Take baby steps and ease into it. Change your brand of breakfast cereal! Once you have the mindset, you can build from there. Remember, most people are nowhere near as adventurous as their carefully curated Instagram feeds would lead you to believe.
This is nothing new. Back in 1845, Emerson’s mate Thoreau went and built a house in the woods so he could live off the land. He wrote about his experiment in Walden, which is one of the most famous books ever written. What did Thoreau forget to mention? Well, he was a bit of a sook. His mum still did his laundry for him, and dropped off home baking every week. (It was a brilliant adventure anyway).
Thoreau was an unreliable narrator. You should read him with a big pinch of salt. That goes for me, too. If you’re interested in something, don’t take my word for it – give it a try! For a month, or a week. Maybe you’ll hate it – that’s OK. What could you possibly have to lose?
Sometimes your experiments will be painful, but that can be a good thing too. The Himalayas hike was brutal at times. It was pretty stupid. But now the pain is only a distant memory, and it turned out to be one of the best experiences of my life.
Here’s the rest of that Emerson quote:
“What if [your experiments] are a little coarse and you may get your coat soiled or torn? What if you do fail, and get fairly rolled in the dirt once or twice? Up again – you shall never be so afraid of a tumble.”
My dad always used to tell us kids that ‘only a fool never makes mistakes’. I never really got what he meant until recently: You have to try new things, and you have to expect some failures. That’s the mindset of every successful entrepreneur. It’s the driving force of life itself. Testing small variations and keeping the ones that worked is how complex, beautiful human beings arose from the primordial slime.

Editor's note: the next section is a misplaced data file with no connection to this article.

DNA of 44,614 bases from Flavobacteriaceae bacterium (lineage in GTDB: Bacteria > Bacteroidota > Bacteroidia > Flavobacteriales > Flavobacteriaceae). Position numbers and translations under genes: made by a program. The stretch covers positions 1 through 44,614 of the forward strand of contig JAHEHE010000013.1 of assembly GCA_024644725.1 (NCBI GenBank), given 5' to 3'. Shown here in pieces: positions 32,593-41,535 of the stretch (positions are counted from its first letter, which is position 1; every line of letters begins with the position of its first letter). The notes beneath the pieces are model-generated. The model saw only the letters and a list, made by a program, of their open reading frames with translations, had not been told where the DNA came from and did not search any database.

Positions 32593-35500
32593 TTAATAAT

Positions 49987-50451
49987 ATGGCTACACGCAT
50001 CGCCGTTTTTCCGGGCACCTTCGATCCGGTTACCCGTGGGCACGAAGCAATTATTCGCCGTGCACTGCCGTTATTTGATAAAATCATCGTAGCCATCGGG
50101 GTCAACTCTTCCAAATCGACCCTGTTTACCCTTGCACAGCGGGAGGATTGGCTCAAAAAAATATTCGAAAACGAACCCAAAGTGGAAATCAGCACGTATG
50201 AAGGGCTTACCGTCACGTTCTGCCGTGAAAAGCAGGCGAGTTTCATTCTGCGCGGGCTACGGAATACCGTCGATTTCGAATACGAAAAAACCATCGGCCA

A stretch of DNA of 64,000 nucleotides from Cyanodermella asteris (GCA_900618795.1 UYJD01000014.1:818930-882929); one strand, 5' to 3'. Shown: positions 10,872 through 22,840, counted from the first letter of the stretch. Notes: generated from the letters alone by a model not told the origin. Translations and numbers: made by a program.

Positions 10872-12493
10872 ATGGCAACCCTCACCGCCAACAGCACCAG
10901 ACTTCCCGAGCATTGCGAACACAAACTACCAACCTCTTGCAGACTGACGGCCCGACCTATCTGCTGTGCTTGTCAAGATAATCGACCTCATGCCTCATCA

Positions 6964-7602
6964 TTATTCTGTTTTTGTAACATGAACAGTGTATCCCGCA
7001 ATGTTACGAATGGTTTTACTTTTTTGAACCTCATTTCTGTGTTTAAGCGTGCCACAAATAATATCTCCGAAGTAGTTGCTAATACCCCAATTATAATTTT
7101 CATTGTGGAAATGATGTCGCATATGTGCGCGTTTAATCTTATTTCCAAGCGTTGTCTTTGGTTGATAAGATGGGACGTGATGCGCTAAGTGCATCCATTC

Sometimes people won’t like it when you do things differently. They see it as an attack on their own lifestyle, or they want to control you. It’s impossible to please everyone, so you better start developing a thick skin soon. Pay attention to the opinions of people you respect, and people who care about you. Tune out everybody else. The only way to avoid criticism is to hide under your bed for the rest of your life. Even then, your mum will probably yell at you.
It helps to remember that everyone is almost certainly wrong about most things. Throughout history, we humans have consistently been wrong. Flat earth? Nope. Newtonian physics? Not quite. Slavery? Hell no!
We’re making progress, but it would be naive to think society has everything perfectly dialled in now. So, dare to be different. Be a pioneer. Question everything. Say things you’re not meant to say! You and I are probably not going to be the next Galileo, but we can help push at the frontiers in our own small way. It doesn’t matter if you go build a cabin in the woods, or just change up your breakfast cereal. Most people drift passively through life along the path of least resistance. Do something – anything! – to shut off the autopilot, and take a step off that path. Who knows where it might lead you.
Richard Meadows is a New Zealand journalist and writer currently based in Southeast Asia. You can follow his experiments in travel, money and simple living at Deep Dish.